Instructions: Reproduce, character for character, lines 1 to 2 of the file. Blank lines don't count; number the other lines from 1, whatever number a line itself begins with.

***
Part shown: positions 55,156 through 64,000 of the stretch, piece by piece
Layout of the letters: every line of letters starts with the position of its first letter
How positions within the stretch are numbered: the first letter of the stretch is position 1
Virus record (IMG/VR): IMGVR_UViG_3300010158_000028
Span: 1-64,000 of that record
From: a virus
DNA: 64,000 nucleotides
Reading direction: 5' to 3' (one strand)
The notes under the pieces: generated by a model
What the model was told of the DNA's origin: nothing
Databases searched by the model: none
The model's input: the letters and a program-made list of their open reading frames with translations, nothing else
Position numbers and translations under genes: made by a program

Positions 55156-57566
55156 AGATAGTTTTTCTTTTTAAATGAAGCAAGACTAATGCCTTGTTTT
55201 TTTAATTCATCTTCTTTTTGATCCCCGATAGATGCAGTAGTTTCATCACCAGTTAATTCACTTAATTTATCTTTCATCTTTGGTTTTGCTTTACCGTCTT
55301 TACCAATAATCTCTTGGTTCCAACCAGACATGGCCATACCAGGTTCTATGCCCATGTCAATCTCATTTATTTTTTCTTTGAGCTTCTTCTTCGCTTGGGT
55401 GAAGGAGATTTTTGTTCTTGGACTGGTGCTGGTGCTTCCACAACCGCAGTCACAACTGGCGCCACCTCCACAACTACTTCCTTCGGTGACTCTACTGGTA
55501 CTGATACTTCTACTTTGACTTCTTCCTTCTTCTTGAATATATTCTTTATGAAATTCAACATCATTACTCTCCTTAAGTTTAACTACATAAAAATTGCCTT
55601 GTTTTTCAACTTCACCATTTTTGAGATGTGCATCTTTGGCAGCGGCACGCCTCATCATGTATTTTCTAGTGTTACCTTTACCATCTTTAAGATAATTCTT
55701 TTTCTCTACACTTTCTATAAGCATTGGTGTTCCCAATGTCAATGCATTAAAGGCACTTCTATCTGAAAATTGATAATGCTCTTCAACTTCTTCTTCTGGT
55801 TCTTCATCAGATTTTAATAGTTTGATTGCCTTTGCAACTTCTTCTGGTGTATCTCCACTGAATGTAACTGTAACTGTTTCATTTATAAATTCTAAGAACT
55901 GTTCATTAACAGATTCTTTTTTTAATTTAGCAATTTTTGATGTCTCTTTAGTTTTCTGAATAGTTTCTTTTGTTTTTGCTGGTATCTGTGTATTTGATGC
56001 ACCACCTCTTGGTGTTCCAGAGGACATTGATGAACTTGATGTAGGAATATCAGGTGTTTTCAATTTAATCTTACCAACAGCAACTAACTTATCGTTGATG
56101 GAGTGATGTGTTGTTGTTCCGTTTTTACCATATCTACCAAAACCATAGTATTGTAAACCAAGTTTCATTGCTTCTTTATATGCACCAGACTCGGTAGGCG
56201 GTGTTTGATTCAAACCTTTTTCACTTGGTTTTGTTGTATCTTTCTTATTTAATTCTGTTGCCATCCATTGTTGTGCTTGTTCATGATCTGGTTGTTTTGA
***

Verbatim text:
Part shown: positions 55,156 through 64,000 of the stretch, piece by piece
Layout of the letters: every line of letters starts with the position of its first letter